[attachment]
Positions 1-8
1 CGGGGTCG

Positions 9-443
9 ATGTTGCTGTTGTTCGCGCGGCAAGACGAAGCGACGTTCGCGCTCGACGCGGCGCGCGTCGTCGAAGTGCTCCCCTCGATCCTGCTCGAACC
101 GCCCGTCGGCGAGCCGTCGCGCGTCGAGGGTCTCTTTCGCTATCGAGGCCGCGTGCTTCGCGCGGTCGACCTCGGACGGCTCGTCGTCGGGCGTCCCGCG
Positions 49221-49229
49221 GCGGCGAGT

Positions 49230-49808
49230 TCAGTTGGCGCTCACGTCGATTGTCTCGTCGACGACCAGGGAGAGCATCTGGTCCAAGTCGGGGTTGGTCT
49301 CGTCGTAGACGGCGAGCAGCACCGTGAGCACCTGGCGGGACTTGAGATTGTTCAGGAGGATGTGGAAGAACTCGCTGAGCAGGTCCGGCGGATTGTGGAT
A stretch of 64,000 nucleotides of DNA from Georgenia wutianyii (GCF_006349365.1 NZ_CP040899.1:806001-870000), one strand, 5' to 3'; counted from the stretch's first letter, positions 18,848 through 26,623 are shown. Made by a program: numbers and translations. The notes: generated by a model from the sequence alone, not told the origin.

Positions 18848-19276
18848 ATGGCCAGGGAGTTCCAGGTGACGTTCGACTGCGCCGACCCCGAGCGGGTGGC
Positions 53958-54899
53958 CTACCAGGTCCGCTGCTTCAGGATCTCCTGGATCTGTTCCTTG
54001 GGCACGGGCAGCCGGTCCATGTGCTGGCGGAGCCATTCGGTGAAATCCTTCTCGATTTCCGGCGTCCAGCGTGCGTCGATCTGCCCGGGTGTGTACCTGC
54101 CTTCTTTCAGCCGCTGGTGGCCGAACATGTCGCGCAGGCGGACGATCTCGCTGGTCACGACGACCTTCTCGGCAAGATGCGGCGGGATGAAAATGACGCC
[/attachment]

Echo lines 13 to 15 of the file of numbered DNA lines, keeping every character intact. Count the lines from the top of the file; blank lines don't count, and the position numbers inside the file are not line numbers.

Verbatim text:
18848 ATGGCCAGGGAGTTCCAGGTGACGTTCGACTGCGCCGACCCCGAGCGGGTGGC
Positions 53958-54899
53958 CTACCAGGTCCGCTGCTTCAGGATCTCCTGGATCTGTTCCTTG